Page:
The Conjuring

Jake Tapley

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James Wan’s newest horror flick, “The Conjuring,” is mostly what I would have expected from the man who gave us “Insidious,” which holds a spot as one my favorite horror movies of all time.

“The Conjuring” follows a family that recently moved into a house where evil forces reside and a married couple that deals in the paranormal and specializes in religious practices.

Like “Insidious,” this movie doesn’t necessarily feel like an entirely new idea as much as it does  a new take on an old idea. But I’m not saying that is a bad thing.

On the contrary, I think what we are left with is a movie that succeeds in doing what every other  horror movie like it attempts to do: keep the viewer on the edge of their seat.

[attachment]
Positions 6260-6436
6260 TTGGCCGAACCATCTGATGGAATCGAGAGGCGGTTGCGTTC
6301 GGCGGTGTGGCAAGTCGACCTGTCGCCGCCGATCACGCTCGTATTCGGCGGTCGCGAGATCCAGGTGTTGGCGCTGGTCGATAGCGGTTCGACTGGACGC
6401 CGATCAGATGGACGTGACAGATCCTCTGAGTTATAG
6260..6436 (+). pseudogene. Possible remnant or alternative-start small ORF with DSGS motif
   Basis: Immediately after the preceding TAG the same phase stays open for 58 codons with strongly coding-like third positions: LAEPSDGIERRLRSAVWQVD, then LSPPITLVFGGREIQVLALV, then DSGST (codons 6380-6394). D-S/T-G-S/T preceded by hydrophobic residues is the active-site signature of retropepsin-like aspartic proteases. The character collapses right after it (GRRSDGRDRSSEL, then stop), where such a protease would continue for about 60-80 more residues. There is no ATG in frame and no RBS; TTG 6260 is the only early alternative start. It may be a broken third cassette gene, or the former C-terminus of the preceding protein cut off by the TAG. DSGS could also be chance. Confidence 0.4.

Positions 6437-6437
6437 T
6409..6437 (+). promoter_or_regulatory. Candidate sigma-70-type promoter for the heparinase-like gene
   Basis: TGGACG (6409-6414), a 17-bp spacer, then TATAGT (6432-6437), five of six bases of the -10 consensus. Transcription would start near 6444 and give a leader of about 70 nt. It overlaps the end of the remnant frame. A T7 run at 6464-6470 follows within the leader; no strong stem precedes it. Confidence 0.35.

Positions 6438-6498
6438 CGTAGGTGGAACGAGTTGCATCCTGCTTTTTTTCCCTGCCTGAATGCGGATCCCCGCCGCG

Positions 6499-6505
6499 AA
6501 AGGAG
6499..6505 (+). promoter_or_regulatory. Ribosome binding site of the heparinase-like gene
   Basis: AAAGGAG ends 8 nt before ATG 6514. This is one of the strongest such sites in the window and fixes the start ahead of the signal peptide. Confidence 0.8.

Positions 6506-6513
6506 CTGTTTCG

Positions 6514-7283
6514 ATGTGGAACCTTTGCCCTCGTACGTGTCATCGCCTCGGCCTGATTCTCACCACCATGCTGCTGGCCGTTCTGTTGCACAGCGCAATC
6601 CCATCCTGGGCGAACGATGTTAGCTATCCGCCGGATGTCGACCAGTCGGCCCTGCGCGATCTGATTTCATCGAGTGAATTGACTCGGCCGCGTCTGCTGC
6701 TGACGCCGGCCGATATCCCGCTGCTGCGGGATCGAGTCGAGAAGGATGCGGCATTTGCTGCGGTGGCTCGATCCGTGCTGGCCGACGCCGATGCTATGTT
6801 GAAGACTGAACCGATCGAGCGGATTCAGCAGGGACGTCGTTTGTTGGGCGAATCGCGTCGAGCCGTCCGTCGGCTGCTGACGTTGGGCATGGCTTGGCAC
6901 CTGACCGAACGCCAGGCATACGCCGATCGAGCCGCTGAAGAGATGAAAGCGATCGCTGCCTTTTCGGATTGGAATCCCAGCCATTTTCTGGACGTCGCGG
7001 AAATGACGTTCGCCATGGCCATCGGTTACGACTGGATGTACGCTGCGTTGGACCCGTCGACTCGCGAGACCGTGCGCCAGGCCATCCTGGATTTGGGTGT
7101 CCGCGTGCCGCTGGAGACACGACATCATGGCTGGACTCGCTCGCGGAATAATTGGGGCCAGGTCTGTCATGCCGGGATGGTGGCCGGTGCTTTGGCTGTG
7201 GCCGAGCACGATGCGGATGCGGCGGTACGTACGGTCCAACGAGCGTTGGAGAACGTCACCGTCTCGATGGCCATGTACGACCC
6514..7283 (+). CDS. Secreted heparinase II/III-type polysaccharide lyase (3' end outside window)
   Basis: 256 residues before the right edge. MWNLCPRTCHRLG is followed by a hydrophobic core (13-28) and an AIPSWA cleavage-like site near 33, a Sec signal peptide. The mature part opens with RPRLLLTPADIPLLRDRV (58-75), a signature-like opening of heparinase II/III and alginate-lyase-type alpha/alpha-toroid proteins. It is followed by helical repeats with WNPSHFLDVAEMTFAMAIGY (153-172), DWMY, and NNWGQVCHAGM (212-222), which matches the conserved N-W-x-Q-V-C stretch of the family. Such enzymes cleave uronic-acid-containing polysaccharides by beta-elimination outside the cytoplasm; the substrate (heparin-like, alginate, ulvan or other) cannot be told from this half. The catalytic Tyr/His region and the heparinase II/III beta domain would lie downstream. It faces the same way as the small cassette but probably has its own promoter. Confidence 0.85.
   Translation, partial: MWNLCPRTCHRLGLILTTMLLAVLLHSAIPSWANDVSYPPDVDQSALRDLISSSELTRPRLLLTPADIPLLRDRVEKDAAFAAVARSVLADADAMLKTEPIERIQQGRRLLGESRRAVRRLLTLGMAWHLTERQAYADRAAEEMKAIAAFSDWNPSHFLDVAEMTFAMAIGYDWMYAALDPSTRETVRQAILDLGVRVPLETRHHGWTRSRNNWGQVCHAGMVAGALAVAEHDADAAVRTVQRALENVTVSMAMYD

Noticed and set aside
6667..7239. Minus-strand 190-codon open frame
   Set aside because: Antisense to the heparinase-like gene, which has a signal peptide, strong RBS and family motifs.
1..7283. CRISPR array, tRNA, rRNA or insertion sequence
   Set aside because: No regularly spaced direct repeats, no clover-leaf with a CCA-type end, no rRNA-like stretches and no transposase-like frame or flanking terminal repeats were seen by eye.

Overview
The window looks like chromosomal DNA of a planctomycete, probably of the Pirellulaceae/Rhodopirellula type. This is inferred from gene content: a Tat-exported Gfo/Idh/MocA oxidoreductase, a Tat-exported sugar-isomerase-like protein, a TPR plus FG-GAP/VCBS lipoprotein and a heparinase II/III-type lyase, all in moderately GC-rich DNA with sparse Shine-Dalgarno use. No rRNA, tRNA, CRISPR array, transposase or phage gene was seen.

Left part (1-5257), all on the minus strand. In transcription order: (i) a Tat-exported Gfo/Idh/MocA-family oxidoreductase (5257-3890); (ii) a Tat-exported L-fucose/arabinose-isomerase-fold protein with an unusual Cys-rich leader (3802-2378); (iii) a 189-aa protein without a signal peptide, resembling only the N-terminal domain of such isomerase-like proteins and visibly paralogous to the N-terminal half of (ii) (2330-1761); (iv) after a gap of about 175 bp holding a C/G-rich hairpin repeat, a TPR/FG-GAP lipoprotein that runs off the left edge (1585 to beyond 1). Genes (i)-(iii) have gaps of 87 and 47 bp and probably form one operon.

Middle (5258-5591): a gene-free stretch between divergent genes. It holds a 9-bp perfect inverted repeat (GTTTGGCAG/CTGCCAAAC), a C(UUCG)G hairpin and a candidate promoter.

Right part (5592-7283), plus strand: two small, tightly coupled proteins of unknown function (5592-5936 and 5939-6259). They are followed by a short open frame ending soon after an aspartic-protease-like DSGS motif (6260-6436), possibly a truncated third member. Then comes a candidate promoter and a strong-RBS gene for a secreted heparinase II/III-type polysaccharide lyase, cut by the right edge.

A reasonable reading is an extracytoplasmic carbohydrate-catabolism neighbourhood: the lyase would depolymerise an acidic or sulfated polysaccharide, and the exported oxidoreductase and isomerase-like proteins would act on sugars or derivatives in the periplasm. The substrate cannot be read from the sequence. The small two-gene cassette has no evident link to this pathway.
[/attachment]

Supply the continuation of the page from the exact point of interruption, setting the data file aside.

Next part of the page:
As a movie primarily about evil forces and demonic possession, this movie blends into the plethora of movies that tackle the same topics – not even the name of the movie really helps to distinguish it from its predecessors.

However, I would argue that the style of the movie most certainly does set it apart from many others. Modern horror movies typically rely on a very formulaic approach to making horror movies.

This approach usually involves building up suspense over the course of the entire movie, slowly giving the viewer what they came to see. This style is what the “Paranormal Activity” series operates on, as the first half of most of those movies tends to be lackluster and building towards something.

There is also a lot of empty space and time put into those movies that creates a sense of suspense, but I would argue that it is only successful due to the context of the movies.

I feel Wan creates real suspense with “The Conjuring” and manages to stretch that suspense throughout the course of the movie, which runs for almost two hours – and it doesn’t even feel like overkill.

-Jake Tapley

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